March 21, 1988
By LINDA DEUTSCH
PHOENIX, Ariz. — Gov. Evan Mecham’s lawyer, in an abrupt role change, became a witness in his client’s impeachment trial Monday, saying the only political option advisers offered the governor was “to go down with the ship.”
Fred Craft, who was subpoenaed by the Senate on a motion by Democratic minority leader Sen. Alan Stephens, made the comment during cross-examination by prosecutor Paul Eckstein.
Craft and his co-counsel, Jerris Leonard, objected to the cross- examination, saying that only senators were supposed to question a lawyer called as a witness under such unusual circumstances. The presiding officer disagreed.
Eckstein asked whether Craft ever advised Mecham to resign.
“I’ve talked to the governoer a lot,” said Craft. “Sometimes I’ve said, ‘Governor, why are you doiing this to yourself?”‘
Without answering directly, he recalled Mecham advisers brainstorming about the governor’s political options.
“We had these meetings and no one could see a political escape route for the governor,” Craft said. “No one was offering the governor any other political option than to go down with the ship.”
Craft, now one of Mecham’s lawyers in the impeachment case, was a Washington lobbyist for Mecham and an adviser to the first-term Republican.
The Senate, which began its fourth week of inquiry into the governor’s actions Monday, has been hearing testimony on an allegation that Mecham tried to obstruct justice by thwarting an attorney general’s probe of the alleged death threat against former Mecham aide Donna Carlson.
The obstruction of justice charge is one of three broad allegations against Mecham at the trial. He also is charged with concealing a $350,000 campaign loan and with misusing $80,000 from a state fund by loaning it to his auto dealership.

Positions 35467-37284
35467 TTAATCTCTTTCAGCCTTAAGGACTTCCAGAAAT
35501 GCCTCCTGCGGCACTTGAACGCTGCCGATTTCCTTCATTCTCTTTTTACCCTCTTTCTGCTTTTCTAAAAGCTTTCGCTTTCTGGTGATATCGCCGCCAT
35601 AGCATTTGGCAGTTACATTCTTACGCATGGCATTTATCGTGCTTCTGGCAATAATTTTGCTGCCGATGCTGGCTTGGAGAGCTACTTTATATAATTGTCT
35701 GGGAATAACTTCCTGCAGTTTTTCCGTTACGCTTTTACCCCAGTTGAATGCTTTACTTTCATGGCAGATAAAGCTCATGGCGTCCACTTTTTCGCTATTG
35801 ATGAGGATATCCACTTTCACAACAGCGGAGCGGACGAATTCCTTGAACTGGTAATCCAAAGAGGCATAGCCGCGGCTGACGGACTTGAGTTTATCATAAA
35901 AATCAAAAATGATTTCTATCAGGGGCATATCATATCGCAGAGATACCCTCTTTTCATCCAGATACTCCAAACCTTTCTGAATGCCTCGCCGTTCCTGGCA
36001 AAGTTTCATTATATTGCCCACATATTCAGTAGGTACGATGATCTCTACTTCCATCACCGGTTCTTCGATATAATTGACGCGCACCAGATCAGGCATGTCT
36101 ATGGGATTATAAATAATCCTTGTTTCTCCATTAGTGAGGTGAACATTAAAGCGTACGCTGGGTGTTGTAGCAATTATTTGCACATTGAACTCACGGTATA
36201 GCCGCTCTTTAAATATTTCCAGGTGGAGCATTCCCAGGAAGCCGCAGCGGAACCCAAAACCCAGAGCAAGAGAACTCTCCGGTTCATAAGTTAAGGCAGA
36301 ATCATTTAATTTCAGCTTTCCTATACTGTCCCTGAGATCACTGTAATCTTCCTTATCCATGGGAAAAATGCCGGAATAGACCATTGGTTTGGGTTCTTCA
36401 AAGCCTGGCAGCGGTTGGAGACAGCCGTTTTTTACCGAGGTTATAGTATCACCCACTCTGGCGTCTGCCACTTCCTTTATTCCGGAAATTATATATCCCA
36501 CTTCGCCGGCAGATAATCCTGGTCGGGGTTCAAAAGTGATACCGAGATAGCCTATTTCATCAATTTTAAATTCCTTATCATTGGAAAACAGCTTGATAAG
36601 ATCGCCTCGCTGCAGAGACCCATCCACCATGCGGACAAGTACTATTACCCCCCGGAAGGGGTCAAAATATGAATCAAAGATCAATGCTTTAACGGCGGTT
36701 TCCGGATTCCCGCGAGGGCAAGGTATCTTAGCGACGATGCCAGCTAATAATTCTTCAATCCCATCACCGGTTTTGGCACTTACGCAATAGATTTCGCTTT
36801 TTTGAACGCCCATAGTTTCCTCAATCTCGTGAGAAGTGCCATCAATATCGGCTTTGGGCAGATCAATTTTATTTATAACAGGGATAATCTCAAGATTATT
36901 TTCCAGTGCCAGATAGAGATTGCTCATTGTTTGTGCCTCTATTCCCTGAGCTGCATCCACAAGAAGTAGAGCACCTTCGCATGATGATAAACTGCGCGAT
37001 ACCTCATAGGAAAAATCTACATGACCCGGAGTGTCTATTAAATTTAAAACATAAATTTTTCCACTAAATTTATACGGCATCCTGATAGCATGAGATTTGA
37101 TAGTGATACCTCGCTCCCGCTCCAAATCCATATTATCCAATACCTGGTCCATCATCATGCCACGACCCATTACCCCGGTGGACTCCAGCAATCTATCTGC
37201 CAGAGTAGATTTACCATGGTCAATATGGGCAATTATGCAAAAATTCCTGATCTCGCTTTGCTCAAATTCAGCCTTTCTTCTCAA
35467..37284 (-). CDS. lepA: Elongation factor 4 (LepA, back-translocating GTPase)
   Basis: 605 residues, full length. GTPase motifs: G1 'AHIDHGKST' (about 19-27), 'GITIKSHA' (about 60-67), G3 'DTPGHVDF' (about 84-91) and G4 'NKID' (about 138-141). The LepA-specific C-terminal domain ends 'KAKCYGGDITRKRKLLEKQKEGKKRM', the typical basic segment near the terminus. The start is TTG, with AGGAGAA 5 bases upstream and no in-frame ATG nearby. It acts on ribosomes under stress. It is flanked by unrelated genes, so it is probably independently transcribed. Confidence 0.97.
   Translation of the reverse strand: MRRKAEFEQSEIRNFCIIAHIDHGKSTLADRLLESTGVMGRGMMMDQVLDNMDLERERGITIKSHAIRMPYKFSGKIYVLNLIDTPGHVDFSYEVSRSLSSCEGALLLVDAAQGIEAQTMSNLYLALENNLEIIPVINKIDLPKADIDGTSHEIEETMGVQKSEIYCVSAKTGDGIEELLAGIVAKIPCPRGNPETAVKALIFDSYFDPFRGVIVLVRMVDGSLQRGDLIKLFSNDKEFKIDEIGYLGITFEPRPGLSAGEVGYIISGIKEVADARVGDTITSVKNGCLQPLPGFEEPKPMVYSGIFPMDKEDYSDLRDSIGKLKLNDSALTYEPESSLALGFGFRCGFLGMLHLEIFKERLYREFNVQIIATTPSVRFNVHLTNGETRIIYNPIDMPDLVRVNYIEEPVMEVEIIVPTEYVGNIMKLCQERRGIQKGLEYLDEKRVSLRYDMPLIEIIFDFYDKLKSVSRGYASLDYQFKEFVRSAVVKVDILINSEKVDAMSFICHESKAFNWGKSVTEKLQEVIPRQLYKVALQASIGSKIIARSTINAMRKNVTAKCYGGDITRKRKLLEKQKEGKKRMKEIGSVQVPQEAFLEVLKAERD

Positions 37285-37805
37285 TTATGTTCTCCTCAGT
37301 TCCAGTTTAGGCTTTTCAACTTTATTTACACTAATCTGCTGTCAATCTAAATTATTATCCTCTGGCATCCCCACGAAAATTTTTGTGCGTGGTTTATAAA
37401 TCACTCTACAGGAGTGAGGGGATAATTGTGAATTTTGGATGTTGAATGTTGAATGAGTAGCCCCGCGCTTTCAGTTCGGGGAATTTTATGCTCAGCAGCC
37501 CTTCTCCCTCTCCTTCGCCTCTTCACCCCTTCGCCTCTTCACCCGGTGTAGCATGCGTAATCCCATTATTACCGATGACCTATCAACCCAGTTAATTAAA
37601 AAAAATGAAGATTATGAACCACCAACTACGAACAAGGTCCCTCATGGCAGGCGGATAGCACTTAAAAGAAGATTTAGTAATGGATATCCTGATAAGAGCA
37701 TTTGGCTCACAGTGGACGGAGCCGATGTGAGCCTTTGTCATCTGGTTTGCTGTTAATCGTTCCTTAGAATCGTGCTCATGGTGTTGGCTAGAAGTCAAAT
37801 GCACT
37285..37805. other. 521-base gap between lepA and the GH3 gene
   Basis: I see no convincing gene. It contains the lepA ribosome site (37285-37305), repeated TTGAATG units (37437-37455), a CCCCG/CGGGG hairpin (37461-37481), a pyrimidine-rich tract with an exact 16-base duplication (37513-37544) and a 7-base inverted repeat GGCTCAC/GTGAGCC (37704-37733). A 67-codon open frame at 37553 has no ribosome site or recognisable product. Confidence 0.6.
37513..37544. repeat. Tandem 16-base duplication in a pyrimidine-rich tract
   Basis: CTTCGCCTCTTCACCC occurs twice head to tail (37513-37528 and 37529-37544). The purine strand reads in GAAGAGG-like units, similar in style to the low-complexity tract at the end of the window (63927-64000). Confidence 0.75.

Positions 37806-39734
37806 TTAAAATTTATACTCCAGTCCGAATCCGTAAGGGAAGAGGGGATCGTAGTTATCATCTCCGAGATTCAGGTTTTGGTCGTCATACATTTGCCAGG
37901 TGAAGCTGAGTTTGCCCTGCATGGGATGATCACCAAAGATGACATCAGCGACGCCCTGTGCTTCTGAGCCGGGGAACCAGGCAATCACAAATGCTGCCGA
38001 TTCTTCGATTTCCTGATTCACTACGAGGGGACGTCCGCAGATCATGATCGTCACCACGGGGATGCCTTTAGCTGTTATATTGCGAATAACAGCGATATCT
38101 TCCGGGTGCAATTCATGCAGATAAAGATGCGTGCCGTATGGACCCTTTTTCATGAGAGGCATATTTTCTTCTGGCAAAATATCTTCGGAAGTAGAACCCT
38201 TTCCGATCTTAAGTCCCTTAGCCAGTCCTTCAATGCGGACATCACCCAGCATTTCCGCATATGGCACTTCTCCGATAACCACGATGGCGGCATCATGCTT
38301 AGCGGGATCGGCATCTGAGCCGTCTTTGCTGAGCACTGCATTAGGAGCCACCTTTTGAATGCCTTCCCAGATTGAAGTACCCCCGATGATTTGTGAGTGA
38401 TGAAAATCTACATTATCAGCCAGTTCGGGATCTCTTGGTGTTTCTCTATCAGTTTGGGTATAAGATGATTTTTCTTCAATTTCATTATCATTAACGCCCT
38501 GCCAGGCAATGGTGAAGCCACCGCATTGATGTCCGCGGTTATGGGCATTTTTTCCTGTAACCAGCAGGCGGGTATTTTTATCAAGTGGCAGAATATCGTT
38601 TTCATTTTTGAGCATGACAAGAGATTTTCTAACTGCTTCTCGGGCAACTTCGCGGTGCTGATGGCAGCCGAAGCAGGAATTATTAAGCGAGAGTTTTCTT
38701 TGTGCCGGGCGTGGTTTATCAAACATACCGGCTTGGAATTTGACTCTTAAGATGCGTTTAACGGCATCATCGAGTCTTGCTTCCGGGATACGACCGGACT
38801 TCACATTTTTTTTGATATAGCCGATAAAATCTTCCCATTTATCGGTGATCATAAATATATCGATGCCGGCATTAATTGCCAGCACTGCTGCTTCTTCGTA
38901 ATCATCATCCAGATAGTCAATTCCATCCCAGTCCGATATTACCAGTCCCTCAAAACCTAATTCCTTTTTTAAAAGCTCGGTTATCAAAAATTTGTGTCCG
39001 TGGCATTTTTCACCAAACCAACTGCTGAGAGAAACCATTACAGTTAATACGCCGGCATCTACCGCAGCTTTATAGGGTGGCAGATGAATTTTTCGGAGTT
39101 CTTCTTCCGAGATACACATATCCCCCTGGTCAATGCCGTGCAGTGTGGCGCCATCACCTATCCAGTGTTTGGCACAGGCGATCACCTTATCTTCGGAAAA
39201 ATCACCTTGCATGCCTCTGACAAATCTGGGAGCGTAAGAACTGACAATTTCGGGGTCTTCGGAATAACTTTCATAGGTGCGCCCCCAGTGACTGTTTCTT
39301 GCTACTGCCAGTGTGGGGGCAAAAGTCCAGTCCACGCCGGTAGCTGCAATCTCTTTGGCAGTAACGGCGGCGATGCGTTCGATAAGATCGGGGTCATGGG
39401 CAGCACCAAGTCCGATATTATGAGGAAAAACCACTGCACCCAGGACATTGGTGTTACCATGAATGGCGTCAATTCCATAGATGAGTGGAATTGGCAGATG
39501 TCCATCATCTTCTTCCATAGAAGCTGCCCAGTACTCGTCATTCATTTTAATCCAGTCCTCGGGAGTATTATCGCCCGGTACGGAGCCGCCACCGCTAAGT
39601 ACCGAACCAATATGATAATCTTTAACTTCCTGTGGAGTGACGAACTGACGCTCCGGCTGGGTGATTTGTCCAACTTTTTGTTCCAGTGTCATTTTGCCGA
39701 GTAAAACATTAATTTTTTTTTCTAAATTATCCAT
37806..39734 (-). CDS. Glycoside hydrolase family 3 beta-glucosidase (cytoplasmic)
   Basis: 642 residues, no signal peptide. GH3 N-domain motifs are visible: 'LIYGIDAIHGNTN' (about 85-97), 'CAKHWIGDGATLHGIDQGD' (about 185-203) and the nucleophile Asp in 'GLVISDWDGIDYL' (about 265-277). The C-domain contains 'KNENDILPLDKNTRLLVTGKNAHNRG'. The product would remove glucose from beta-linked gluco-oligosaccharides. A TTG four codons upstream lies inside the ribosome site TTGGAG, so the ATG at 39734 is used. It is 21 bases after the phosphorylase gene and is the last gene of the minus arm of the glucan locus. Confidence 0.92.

Earlier, Craft corroborated Mecham’s assertions that he was not informed that a death threat had been made against a former aide.
Craft testified he stood next to Mecham when a state police officer first reported the alleged threat. Craft said it was reported as “an altercation between two employees.”
“I never heard ‘felony.’ I never heard ‘death threat’ and I certainly never heard ‘tampering with a grand jury witness,”‘ Craft said in an almost exact duplicate of Mecham’s own testimony last week.
At the time of the alleged threat last November, Ms. Carlson was preparing to testify before a grand jury investigating Mecham’s campaign finances.
Like Mecham, Craft accused Lt. Beau Johnson of the Department of Public Safety of testifying falsely when he said he alerted Mecham to a possible felony — tampering with a grand jury witness.
Craft swore Johnson never gave that warning.
“I don’t remember so much what he said as what he did not say because I’m a trained lawyer …,” said Craft. “If he had said those words, my antennae would have gone up.’
Johnson has said he went to Mecham and told him that a Mecham aide, Lee Watkins, had threatened Mrs. Carlson and that a possible felony was involved. Mecham has denied this version, saying he understood two employees had a disagreement and that he referred it to Watkins’ superior, Max Hawkins.
Senators supported Stephens’ motion to have Craft testify because he was mentioned by other witnesses as participating in key conversations. Craft said he did not give the governor legal advice during that period and acknowledged he could not claim an attorney-client privilege of confidentiality.
Craft took the stand after Peggy Griffith, he official who reported hearing the alleged threat against Ms. Carlson, said she was told Mecham blamed her for getting him “in hot water.”
Mrs. Griffith, returning to testify as a prosecution rebuttal witness, said she was told by her secretary, Terri Fields, that the governor and his then- lawyer, Murray Miller, were mad at Mrs. Griffith.
“She came in and was very tearful and agitated,” Mrs. Griffith said of Ms. Fields. “She said,’I can’t stand it anymore. I’m going to quit. They’re hounding me. The governor and Murray Miller … they said it’s all your fault, Peggy. They said if you had not told, the governor would not be in hot water and it’s all your fault.”‘
Mrs. Griffith, a strong Mecham supporter, said that was “a gut blow.”
It would take a two-thirds vote of the 30 senators to convict Mecham. They could then take another vote and forbid Mecham to ever hold state office again.
Mecham, the first U.S. governor to be impeached in 60 years, also faces an April 21 criminal trial on felony charges of concealing the $350,000 loan and a recall election May 17.
Mecham, who Friday completed three days of testimony, was absent from the trial Monday.